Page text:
NASA’s Kepler space telescope has unexpectedly gone into an emergency operations mode, halting the start of a much-anticipated phase of its planet hunt. Engineers are working to try to get the probe working normally.
Kepler apparently entered the mode on April 6, according to an April 8 update from Charlie Sobeck, the mission manager at NASA’s Ames Research Center in Moffett Field, California. In emergency mode, Kepler burns more of its dwindling supply of fuel, which is needed to ignite its thrusters and orient the spacecraft to communicate with Earth. The spacecraft had not yet executed the turning manoeuvre that would have started the new planet hunt.
Until now, Kepler has discovered planets by watching for the slight dimming of starlight caused by an orbiting planet passing in front of a star. The probe has been wildly successful at this task, finding more than 1,040 confirmed planets and more than 4,700 planet candidates since its 2009 launch.
The new campaign was to have run from April 7 to July 1. It would have looked for the temporary brightening of stars caused by a different effect, known as gravitational microlensing. In microlensing, the gravity of an intervening object—such as a planet—focuses and intensifies the light from a background star, causing it to brighten. Unlike Kepler’s other discoveries, which tend to be smaller planets relatively close to their host stars, microlensing targets big planets at large distances from their stars, or even lonely planets wandering on their own through the depths of space.
Ground-based telescopes have discovered 46 planets through microlensing, and astronomers were hoping that Kepler would uncover 10 or more during its campaign. (The space telescope would have upped its chances by turning to look at the star-spangled heart of the Milky Way.) Such discoveries could help to narrow the statistics on how common free-floating planets might be throughout the Galaxy.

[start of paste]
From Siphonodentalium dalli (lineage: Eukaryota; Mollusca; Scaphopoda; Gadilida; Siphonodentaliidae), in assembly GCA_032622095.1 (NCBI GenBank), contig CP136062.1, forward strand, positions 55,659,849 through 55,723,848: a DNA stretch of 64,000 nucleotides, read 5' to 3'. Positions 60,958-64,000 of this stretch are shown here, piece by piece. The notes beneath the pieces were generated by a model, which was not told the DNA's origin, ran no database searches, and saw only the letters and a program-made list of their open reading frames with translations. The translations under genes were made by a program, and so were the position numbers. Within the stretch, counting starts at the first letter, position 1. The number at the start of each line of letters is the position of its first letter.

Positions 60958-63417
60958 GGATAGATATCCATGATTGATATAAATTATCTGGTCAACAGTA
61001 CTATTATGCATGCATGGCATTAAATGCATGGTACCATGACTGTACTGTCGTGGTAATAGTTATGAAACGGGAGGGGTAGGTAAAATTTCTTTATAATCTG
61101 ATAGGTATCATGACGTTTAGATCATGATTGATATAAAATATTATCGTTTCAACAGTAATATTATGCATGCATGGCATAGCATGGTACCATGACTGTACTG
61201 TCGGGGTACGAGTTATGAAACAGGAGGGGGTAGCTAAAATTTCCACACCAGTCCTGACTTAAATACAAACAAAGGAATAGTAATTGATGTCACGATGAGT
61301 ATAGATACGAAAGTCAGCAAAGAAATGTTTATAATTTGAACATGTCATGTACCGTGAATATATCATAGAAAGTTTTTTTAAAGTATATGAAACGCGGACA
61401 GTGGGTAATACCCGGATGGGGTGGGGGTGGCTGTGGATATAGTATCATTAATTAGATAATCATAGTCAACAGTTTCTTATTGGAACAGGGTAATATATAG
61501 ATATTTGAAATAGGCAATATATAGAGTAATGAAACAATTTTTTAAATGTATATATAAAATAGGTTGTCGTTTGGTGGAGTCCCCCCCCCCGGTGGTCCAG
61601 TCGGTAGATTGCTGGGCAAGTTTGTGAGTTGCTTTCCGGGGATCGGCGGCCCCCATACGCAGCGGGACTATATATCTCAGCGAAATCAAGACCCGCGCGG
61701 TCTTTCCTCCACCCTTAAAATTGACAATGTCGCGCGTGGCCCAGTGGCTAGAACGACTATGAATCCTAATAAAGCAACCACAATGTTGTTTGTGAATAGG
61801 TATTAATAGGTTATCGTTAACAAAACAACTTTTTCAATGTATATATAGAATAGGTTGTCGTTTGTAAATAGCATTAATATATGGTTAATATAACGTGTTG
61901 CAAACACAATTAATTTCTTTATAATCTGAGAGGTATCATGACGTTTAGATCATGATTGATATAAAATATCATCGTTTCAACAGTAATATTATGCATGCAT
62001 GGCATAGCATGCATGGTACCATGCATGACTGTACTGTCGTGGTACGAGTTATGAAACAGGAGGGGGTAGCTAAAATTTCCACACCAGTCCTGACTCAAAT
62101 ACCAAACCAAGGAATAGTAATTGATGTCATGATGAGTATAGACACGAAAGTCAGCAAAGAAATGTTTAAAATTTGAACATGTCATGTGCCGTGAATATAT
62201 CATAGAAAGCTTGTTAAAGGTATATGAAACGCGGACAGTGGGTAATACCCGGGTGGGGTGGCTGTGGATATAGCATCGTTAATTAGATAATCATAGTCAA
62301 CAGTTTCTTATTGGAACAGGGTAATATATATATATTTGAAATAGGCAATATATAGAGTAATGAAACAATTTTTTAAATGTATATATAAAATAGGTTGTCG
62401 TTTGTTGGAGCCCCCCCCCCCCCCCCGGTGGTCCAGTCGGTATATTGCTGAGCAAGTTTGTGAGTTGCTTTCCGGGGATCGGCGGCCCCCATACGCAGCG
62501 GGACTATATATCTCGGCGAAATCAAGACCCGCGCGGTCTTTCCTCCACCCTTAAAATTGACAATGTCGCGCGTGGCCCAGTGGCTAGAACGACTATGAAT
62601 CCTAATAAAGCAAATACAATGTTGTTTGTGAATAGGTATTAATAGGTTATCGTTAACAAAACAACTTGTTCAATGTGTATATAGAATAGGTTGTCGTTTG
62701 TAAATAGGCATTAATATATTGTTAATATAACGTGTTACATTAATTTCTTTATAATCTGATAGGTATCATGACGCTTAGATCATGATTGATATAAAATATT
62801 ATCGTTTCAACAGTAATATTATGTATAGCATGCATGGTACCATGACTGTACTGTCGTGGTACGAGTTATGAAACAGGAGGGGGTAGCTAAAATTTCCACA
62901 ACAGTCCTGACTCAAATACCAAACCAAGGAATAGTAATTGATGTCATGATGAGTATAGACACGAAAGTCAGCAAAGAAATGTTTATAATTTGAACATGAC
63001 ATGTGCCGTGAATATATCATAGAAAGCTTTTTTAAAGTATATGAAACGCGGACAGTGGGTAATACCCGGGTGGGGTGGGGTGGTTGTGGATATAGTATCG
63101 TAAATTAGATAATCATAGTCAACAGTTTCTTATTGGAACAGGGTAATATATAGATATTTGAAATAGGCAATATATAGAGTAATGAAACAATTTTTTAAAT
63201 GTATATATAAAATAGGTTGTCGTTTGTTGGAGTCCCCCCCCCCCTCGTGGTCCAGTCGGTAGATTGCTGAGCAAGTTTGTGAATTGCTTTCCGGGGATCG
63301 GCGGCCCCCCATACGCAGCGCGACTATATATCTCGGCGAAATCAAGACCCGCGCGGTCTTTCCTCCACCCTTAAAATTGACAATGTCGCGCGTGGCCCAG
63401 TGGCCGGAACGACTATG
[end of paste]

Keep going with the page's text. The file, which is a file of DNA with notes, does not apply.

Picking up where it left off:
Astronomers have coordinated an elaborate plan in which some two dozen ground-based telescopes, spread across six continents, would gaze at the same part of the sky at the same time as Kepler. They include the Optical Gravitational Lensing Experiment (OGLE) survey, which hunts for microlensing events from the Las Campanas Observatory in Chile. OGLE was to have shifted its observing strategy slightly in order to overlap with the same fields that Kepler was looking at. In late June, NASA’s Spitzer Space Telescope was to have joined the hunt as well.
It would have been the first microlensing survey conducted simultaneously from the ground and from space. Those different vantage points would have allowed astronomers to study potential microlensing planets more easily than using just one or two ground-based telescopes.
“There's a strong feeling like it's Christmas morning; we were all set to unwrap a shiny new toy, and then we had to put everything on hold due to a power outage or something,” says Andrew Cole, an astronomer at the University of Tasmania in Hobart, Australia. His team had planned to use a 1.3-metre telescope in Tasmania to follow up on microlensing alerts from Kepler.
For now, the start of Kepler's microlensing campaign is on hold until engineers can get the telescope working again. It is currently about 120 million kilometres from Earth, meaning each message takes 13 minutes to get to Kepler and back.
Days lost from the microlensing campaign cannot be made up later. On July 2, the day after the observations were due to end, Kepler will no longer be in the proper orbital position, relative to the Sun, to be able to hunt for microlensing planets.
Paul Hertz, NASA’s director of astrophysics, has touted the Kepler microlensing survey as a step towards the agency’s next big space telescope, the Wide-Field Infrared Survey Telescope, which is meant to do microlensing searches after it launches in the 2020s.
The latest glitch is not Kepler’s first problem. Issues with its reaction wheels, which allow the spacecraft to orient itself, caused the main mission to end in May 2013 after four years of observing. It has been operating since then in a more limited 'K2' mode, which uses pressure from sunlight to compensate for the loss of the reaction wheels. Even that, however, has yielded a bonanza of exoplanets.
This article is reproduced with permission and was first published on April 10, 2016.